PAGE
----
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Mahashakti Oil Mill Vs. Commissioner, Sales Tax - Court Judgment

LegalCrystal Citation
SubjectSales Tax
CourtAllahabad High Court
Decided On
Case NumberS.T.R. No. 761 of 1970
Judge
Reported in[1973]30STC390(All)
AppellantMahashakti Oil Mill
RespondentCommissioner, Sales Tax
Appellant Advocate S.B.L. Srivastava, Adv.
Respondent Advocate The Standing Counsel
Excerpt:
- - something positive and concrete pertaining to the books of account should be placed on the record before the account books are rejected and a best judgment assessment is made......the assessee filed the quarterly returns and produced books of account in support thereof. the account books were found to be properly maintained and the returns were accepted in toto. later on, the sales tax officer discovered that the consumption of electricity used in the production of oil as shown by the assessee was disproportionately high. in his opinion, 24 units of electricity should produce one maund of oil and on that basis the production of oil should be higher and consequently, the turnover should have been greater. he reopened the assessment under section 21 believing that a part of the turnover had escaped assessment and ultimately assessed the escaped turnover at rs. 44,000.00. on appeal, the turnover was reduced to rs. 27,660.00. but the assessee's contention that.....
Judgment:

1. This is a reference under Section 11(1) of the U. P. Sales Tax Act at the instance of the assessee.

2. The assessee runs an oil mill. For the assessment year 1960-61, the assessee filed the quarterly returns and produced books of account in support thereof. The account books were found to be properly maintained and the returns were accepted in toto. Later on, the Sales Tax Officer discovered that the consumption of electricity used in the production of oil as shown by the assessee was disproportionately high. In his opinion, 24 units of electricity should produce one maund of oil and on that basis the production of oil should be higher and consequently, the turnover should have been greater. He reopened the assessment under Section 21 believing that a part of the turnover had escaped assessment and ultimately assessed the escaped turnover at Rs. 44,000.00. On appeal, the turnover was reduced to Rs. 27,660.00. But the assessee's contention that Section 21 was not applicable was not accepted. Then there was a revision under Section 10. The revising authority further reduced the turnover to Rs. 13,400.00, but did not accept the assessee's contention that Section 21 was not applicable and its accounts should not have been rejected. At the instance of the assessee, the revising authority has submitted this statement of the case and has referred as many as seven questions. Most of the questions are merely arguments. In our opinion, only two questions of law arise. They are :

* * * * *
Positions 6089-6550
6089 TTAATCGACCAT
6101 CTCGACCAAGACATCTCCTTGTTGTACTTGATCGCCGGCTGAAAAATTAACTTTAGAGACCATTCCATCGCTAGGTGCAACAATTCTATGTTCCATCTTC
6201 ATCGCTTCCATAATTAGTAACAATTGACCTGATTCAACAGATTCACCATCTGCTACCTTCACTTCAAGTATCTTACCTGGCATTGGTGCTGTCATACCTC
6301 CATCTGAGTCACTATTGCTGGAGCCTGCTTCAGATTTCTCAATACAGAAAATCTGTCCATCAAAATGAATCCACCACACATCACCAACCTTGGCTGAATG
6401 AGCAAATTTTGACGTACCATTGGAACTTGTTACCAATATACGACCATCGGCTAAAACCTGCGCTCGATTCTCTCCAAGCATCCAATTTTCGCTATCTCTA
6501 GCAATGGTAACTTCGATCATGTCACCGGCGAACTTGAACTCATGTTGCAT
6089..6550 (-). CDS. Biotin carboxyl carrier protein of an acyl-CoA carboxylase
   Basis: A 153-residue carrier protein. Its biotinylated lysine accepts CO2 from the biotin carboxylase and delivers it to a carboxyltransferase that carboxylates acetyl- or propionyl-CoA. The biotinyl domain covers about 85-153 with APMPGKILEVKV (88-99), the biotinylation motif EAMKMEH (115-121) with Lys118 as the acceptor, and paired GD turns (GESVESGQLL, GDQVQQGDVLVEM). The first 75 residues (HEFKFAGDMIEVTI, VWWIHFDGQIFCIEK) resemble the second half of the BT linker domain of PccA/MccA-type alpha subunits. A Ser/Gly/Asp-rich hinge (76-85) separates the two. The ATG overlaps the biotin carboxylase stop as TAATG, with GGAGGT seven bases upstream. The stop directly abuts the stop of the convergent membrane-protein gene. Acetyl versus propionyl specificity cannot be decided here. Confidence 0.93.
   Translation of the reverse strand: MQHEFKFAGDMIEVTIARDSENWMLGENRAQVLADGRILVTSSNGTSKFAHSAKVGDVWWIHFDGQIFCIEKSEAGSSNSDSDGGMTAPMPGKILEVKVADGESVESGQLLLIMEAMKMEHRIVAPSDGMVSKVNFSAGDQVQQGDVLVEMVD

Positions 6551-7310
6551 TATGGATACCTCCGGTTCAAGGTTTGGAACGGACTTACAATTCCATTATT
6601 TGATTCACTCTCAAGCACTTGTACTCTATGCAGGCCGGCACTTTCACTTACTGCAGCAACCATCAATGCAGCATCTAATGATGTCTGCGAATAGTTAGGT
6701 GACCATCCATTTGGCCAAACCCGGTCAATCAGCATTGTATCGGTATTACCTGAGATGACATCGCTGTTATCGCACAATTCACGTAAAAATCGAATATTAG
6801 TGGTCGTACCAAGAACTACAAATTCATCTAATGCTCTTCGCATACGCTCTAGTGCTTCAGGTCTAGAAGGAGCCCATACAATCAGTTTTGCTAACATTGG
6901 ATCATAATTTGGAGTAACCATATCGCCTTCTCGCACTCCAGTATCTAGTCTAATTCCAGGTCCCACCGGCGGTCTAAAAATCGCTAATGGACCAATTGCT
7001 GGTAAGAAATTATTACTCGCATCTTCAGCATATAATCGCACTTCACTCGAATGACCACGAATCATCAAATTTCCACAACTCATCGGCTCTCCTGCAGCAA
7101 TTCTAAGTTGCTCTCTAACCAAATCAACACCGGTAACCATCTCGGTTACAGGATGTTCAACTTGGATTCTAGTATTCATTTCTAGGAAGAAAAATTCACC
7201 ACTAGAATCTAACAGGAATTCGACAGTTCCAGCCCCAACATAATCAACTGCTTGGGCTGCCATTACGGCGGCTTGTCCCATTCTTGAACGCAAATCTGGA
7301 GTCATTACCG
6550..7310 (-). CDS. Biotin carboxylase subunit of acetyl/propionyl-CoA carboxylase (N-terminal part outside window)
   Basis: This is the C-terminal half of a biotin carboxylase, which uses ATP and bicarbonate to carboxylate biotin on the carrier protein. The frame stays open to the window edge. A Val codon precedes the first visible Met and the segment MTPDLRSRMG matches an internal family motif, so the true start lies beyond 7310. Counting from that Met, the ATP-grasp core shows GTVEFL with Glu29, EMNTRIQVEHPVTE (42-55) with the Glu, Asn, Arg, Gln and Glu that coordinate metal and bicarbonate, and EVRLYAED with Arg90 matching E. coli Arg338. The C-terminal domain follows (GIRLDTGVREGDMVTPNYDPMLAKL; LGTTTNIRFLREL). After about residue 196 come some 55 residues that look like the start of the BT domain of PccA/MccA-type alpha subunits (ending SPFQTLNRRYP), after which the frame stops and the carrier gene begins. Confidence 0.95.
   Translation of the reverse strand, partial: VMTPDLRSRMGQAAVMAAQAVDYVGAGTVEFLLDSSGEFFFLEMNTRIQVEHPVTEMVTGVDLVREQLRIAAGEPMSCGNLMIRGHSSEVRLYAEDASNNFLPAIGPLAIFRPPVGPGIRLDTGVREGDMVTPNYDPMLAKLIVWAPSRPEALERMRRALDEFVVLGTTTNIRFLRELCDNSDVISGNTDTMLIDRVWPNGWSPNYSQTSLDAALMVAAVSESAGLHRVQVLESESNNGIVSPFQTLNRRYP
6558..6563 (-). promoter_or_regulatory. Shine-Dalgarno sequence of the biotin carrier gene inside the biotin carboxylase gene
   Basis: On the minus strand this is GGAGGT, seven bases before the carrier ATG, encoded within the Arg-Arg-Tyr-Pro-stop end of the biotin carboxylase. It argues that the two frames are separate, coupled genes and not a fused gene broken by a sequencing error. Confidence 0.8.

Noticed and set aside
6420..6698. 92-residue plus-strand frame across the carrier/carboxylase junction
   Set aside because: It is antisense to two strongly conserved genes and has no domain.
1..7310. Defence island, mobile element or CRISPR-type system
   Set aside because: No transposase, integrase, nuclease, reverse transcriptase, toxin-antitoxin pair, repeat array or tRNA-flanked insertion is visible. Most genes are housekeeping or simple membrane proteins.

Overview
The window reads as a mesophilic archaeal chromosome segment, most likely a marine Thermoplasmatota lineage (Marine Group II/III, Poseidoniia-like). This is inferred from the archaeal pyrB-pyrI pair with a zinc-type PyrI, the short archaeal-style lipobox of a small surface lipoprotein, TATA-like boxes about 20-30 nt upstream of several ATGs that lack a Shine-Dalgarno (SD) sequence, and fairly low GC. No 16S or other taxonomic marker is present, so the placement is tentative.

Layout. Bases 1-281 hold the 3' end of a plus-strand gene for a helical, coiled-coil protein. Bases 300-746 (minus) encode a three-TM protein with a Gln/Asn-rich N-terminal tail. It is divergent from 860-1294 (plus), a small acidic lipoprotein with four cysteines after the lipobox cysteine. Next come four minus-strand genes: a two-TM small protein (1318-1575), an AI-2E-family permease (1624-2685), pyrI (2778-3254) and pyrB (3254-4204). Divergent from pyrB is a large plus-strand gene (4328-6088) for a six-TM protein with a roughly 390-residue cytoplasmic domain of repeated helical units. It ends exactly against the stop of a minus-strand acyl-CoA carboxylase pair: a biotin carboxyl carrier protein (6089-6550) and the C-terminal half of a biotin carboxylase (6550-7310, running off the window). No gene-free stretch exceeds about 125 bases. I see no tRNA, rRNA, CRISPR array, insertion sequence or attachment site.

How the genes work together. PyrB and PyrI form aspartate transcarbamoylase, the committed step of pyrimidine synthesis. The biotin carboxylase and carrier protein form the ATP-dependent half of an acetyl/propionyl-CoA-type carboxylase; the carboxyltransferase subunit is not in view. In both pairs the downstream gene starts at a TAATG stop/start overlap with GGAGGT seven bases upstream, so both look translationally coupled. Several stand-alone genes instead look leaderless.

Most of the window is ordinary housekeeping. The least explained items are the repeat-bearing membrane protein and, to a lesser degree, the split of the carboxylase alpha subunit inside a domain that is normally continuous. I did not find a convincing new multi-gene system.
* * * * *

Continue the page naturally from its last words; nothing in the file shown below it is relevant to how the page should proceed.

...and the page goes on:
(1) Whether on the facts arid in the circumstances of the case, there was material for initiating proceedings under section. 21 of the Act.

(2) If the answer to the first question is in the affirmative, whether there was material for rejecting the assessee's books of account.

3. This court in Mahabir Prasad Jagdish Prasad v. Commissioner of Sales Tax, U.P. [1971] 27 S.T.C. 337, has dealt with a similar matter. It has been held there that information with regard to the high consumption of electricity may be a circumstance justifying action under Section 21. But the high consumption of electricity by itself is no material for rejecting the account books of the assessee. Something positive and concrete pertaining to the books of account should be placed on the record before the account books are rejected and a best judgment assessment is made. In the instant case, we find that the sales tax authorities have brought no material on the record to justify the rejection of the books of account which had previously been accepted.

4. In the circumstances, we answer question No. (1) in the affirmative and question No. (2) in the negative.

5. The assessee is entitled to the costs which we assess at Rs. 100.


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